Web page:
Copyright November, 2000 by Richard Dunstan.
As might be gathered from the heading, this is about cannibal movies. Just what are cannibal movies? They are, obviously, movies that are about, or that feature, cannibals. These include not only the Italian "chunk blower" or Zombie/Ghoul sub-genres of Horror Films, but jungle adventure, comedy and X-rated sex films as well. The list of Cannibal Movies includes such films as "Microwave Massacre", "Raw Force", "Dr. Butcher, M.D.", "Slave of the Cannibal God", "Eat and Run", "White Cannibal Queen", "Invasion of the Flesh Hunters", "Africa Screams", "The Folks at Red Wolf Inn", "Jungle Man-Eaters", "Eaten Alive by the Cannibals," "King Solomon's Mines" (1985 version) and, of course, Ruggero Deodato's infamous "Cannibal Holocaust."
The way I am classifying cannibal movies, we can think of them as a sort of "Super-Genre" encompassing several genres and sub-genres. For the most part, cannibal movies are sub-genres of either the Horror or Adventure genres. But, since cannibal movies are any movie which features cannibals or cannibalism as a plot development feature, they may also include comedy or sexploitation films as well. It may help, therefore, to explain some of the elements which comprise cannibal movies and identify those sub-genres which comprise the Cannibal "super-genre."
First, we'll start with what I call "Cannibal Comedy Cliché." This includes all of the clichés associated with the spear chucking black savages popularized by humorists since the nineteenth century. These clichés appear in such films as Abbot and Costello's "Africa Screams" or Bob Hope and Bing Crosby's "Road to Zanzibar" and "Road to Bali." It can also be found in children's cartoons such as Betty Boop in "I'll Be Glad When You're Dead, You Rascal You" and "Zula Hula" or Porky Pig's version of Robinson Crusoe. Understandably, these cliched images are very tame and somewhat humorous, with the stranded protagonists usually being cooked alive in the Big Black Cannibal Pot while the natives dance around. These are obviously very racist images.
On the opposite end of the spectrum is the "Cannibal Chunk Blower" Horror/Adventure film. These films are almost entirely of Italian origin. The images used here are of the hapless victims being eaten alive by the mud caked jungle savages or by the undead zombie ghouls. The main point of these movies is the shock and gore value associated with human cannibalism.
In the middle ground is the sexploitation film. To me, many of the more cliche of the cannibal images have a great erotic as well as humorous value. The exotic jungle setting, the lovely heroine tied to a tree and stripped naked as the leering savages smack their lips and slaver over her delicious body. Lots of oral sex double entendre. While such images seem to have been made popular one-line jokes and cartoons in publications such as "Sex- To-Sexty", they usually are watered down quite a lot in films and are never used to their potential.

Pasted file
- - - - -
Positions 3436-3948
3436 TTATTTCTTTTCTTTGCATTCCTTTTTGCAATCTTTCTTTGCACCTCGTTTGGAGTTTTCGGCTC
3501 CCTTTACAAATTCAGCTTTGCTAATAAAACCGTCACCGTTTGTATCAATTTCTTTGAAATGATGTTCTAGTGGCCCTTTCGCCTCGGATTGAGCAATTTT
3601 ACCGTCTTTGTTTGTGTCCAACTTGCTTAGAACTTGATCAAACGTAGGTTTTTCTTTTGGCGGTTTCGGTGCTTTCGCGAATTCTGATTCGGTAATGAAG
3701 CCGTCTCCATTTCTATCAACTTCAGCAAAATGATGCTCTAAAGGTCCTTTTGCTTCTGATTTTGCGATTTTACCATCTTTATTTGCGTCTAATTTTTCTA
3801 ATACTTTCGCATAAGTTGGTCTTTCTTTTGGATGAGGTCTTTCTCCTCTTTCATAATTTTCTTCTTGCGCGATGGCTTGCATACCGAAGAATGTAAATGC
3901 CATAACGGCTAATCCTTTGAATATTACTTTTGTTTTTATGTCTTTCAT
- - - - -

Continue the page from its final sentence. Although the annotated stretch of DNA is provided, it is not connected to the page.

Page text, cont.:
Again, the Cannibal Zombie movie needs to be mentioned. These, of course, come under the heading of "splatter" horror films. Images here involve the dead coming to life as mindless re-animated corpses to eat the living. Films such as George Romero's "Night of the Living Dead", as well as the Italian "Zombie" or the Spanish "Blind Dead" series are obvious examples.
Cannibals also make great documentaries, although mostly bogus or sensationalized ones. "Survive!", "Donner Pass", "the Legend of Alfred Packer" and "The Sky Above, The Mud Below" all make for great dramatized documentaries with lots of shock value.
For many of the movies listed here, the subject or idea of cannibals or cannibalism is a major premise. For others, it is referred to only in passing. While I have attempted to be complete, this document is still not exhaustive. Some of the more minor references (for example, "Safari 3000" with David Carradine and Stockard Channing) are not included for that very reason, and some sequels to movies which are reviewed are also not included. In the case of other films where the references may be more prominent but are still not included, I saw it so long ago or the film is so obscure that I cannot recall the title or much of anything about it. It was quite surprising to me that there were so many films which have such references. It is even more surprising that there are even more that are not included here.
Cannibalism is probably our oldest and strongest taboo, and for this reason it seems to hold a morbid fascination. Nearly everyone knows the cannibal cliche, which is well known in western society. Even in the old silent movies, the image of the jungle native and the cooking pot is lampooned as cliche. The question then is, where did this cliche come from? Where are the movies which feature it? The fact is, this cliche appears in very few movies. Of the over two-hundred entries listed in this document, only a few feature the man-in-the-cannibal-pot cliche; and they are all comedies.
Of the remaining movies, nearly all are from the horror genre. Cannibalism in these films is used for it's shocking and taboo-breaking effect. They are usually violent and gory and attempts to evoke what Stephen King calls the "gross-out" form of horror. In this they are quite effective. Ruggero Deodato's "Cannibal Holocaust," for example, is generally agreed upon as being one of the grossest movies ever made.
So why our fascination with cannibalism in cinema? I won't attempt to answer that question here. To do so would, at best, be speculation on my part. But here is a list of Cannibal Movies with which I am familiar; with a little review, where possible, for each. I'll leave it to you, the reader, to answer that question for yourself.